What’s a person to do after months of staying at home with only the option to fantasize about traveling and exploring new places? Easy question: Take an epic road trip.
This may well be the summer of the road trip as vaccines roll out and Americans begin planning vacations again. With that in mind, I dipped into my travel logs to come up with 15 of the most beautiful drives in the U.S. from Utah’s Scenic Byway 12 to Virginia’s Skyline Drive and North Carolina’s Blue Ridge Parkway.
This 130 mile scenic byway connects the people and places in coastal Mobile and Baldwin counties and showcases the rich culture and flavor of Alabama’s Gulf Coast region. You’ll discover beautiful beaches, authentic downtowns, wildlife preserves, historic sites, and the freshest seafood in the state.
A National Scenic Byway, the 44-mile paved and gravel Apache Trail crosses the rugged northern part of the Superstition Mountains northeast of Phoenix offering access to three reservoirs and gorgeous desert scenery.
Throughout its length, the Gold Rush Trail winds through many of the towns that sprung up during the Gold Rush as it twists and climbs past panoramic vistas. Rocky meadows, oaks, and white pines accent the hills while tall firs, ponderosa pine, and redwoods stud higher slopes. Dozens of lakes, rivers, and streams complement the stunning background of rolling hills.
The 41-mile loop of the Russell-Brasstown Scenic Byway is the only route in the state that’s also designated a National Scenic Byway. Coursing through the mountains of the Chattahoochee National Forest, the route traverses several state highways including GA-17/75, GA-180, and GA-348. Panoramic views are plentiful, none more spectacular than the one from Brasstown Bald, Georgia’s highest point at 4,784 feet.
For a road trip that boasts both scenery and history, this is the perfect route. From its southernmost point in Morgan City to its northern end in Arnaudville, the byway crosses beautiful marshes and fields of sugar cane connecting small towns with well-preserved historic districts. Cafés and dance halls serve up Cajun and zydeco music along with boiled crawfish and étouffée.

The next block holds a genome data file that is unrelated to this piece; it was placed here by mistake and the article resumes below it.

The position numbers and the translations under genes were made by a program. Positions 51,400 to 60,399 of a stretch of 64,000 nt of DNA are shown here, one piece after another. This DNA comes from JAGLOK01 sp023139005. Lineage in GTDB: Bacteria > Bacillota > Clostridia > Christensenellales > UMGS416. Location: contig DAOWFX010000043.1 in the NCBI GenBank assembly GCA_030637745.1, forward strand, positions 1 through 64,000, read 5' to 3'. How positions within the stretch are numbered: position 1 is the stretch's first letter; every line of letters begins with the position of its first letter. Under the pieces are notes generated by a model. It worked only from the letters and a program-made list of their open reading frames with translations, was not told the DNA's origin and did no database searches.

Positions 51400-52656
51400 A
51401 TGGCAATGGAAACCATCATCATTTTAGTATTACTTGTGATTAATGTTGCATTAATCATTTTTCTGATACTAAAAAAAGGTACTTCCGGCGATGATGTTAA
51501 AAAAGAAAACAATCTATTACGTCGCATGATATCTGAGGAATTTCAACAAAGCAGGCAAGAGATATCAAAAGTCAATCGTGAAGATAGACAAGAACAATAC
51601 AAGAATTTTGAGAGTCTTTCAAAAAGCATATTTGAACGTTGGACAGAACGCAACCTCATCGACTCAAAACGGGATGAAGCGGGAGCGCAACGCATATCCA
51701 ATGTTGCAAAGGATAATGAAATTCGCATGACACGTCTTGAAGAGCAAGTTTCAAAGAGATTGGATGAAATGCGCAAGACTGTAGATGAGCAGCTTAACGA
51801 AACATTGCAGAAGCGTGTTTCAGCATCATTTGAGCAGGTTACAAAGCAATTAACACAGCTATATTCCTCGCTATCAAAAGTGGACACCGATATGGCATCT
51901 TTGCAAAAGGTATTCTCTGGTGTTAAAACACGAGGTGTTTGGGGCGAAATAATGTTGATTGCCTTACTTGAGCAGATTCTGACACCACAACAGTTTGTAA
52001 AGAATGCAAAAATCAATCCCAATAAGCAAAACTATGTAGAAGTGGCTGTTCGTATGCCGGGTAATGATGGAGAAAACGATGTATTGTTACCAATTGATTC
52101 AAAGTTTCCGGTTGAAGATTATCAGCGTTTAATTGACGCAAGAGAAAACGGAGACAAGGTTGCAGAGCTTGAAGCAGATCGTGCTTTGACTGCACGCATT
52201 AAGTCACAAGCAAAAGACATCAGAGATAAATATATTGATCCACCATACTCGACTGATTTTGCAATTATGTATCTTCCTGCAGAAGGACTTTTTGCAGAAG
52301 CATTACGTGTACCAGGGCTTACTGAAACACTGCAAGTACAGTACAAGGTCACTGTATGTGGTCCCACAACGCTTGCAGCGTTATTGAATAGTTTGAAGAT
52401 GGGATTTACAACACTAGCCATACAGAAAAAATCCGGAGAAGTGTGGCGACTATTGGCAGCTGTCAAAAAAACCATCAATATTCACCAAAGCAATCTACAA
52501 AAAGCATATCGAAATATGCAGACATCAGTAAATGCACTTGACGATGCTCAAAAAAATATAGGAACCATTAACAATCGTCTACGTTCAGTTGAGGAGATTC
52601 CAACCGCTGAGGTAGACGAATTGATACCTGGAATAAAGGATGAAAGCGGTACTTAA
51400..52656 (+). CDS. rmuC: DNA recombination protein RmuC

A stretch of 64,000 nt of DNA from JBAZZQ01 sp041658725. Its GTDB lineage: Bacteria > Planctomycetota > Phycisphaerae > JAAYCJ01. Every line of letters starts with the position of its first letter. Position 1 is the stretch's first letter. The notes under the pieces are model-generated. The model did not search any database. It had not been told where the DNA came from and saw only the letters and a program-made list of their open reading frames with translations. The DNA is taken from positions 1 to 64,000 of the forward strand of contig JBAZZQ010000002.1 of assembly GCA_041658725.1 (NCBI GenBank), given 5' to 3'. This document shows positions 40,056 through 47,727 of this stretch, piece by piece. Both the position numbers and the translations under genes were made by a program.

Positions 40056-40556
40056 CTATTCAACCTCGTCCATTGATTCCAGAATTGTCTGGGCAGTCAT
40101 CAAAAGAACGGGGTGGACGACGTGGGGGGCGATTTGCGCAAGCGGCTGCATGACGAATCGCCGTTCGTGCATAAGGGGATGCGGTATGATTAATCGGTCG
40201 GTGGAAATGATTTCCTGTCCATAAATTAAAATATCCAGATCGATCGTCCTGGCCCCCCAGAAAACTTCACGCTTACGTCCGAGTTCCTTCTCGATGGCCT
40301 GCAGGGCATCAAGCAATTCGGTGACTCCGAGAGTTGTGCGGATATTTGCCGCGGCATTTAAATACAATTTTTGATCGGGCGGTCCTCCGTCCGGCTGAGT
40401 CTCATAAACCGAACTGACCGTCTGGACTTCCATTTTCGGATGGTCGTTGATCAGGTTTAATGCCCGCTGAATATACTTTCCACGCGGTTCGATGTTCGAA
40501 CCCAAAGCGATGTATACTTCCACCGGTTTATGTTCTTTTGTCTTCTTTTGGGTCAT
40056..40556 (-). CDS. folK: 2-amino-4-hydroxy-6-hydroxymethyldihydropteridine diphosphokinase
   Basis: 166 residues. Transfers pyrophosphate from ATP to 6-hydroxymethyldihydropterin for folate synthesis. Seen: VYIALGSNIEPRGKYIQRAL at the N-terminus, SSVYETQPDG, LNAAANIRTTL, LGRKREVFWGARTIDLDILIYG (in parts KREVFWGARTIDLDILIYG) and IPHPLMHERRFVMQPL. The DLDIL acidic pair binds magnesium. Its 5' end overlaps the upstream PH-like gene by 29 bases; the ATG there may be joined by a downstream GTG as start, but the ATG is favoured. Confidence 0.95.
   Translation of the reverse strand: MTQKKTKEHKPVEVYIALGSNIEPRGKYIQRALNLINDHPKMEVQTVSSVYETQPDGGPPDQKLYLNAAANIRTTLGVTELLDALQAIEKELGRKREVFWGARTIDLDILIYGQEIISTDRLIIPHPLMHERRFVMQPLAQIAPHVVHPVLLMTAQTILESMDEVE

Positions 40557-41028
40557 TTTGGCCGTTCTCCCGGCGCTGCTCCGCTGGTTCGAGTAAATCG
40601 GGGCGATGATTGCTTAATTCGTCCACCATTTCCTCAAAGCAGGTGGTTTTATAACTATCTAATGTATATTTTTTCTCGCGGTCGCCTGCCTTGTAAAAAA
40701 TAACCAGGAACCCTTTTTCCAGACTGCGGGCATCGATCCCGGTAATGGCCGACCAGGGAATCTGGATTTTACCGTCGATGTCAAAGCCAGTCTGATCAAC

Mississippi: Gulf Coast Scenic Byway
The Gulf Coast Scenic Byway is the 36 mile stretch of roadway that runs through the cities of Waveland, Bay St. Louis, Pass Christian, Long Beach Gulfport, Biloxi, and Ocean Springs. Long Beach, Pass Christian, and Gulfport are all home to historic downtown districts through which the byway either runs or borders to the south.
This scenic 232-mile drive winds along the Blue Ridge Mountains and offers visitors the opportunity to enjoy some of the best mountain views in the world. There’s so much to admire en route; as the Parkway approaches Asheville, it offers breathtaking views of some of the highest peaks east of the Mississippi River and access to the area’s best hiking trails.
Ohio: Covered Bridge Scenic Byway
Covered bridges…Ohio once had more than any other state: over 2000 of them! You’ll come across four covered bridges on this route. This scenic byway travels across some of Ohio’s most beautiful countryside and many visitors choose to stop along its route to camp and savor the natural beauty of this area—and I suggest you do too!
Rhode Island: The Newport Loop (Ocean Drive)
This famous drive loops around Newport’s rugged Atlantic Ocean coast passing by historic mansions built from 1865-1914. A highlight stopping point is Brenton Point State Park. Located at the south end of the island, Brenton Point faces out to Rhode Island Sound and the Atlantic Ocean.
South Carolina: Ashley River Road
Part of Ashley River Historic District, this charming road is thought to be the oldest road in South Carolina still in use today. A moss-draped live oak tree canopy draped over the 11.5-mile stretch of the Ashley River Road preserves its historic character.
It only takes about one hour to drive the loop of South Dakota Highway 240 between the towns of Cactus Flat and Wall without stopping but almost no one does that. This loop passes through the most amazing buttes, cliffs, and multi-colored spires of Badlands National Park. Stop at any (or all!) of the 16 designated scenic overlooks for amazing photo opportunities.
Tennessee: Newfound Gap
At an elevation of 5,046 feet, the Newfound Gap is known as the lowest pass through the Great Smoky Mountains. The road passes through a variety of forest ecosystems ranging from cove hardwood, pine-oak, northern hardwood, and spruce-fir, similar to forests in New England and eastern Canada.
An All-American Road, Highway 12 is one of the most scenic highways in America. It winds through canyons, red rock cliffs, pine and aspen forests, alpine mountains, national parks, state parks, a national monument, and quaint rural towns. On your 119 mile drive, you’ll discover the vast Grand Staircase–Escalante National Monument and the beauty of Boulder Mountain.
Vermont: Edson Hill and West Hill Loop
This scenic 10.5-mile drive loops around the Stowe’s village before traveling up Mountain Road—where you’ll have plenty of chances to stop, shop, or grab a snack on the way to Edson Hill. This drive will take you through farmland in the northwest corner of Stowe. Maple trees lining the road as you start up Edson hill and down West Hill are at their most beautiful in fall.
This scenic 105 mile byway travels through Shenandoah National Park, a beautiful, historic national treasure. It encompasses vibrant small cities, rural hamlets, mountains, rivers, national forests, and state parks as well as the national park.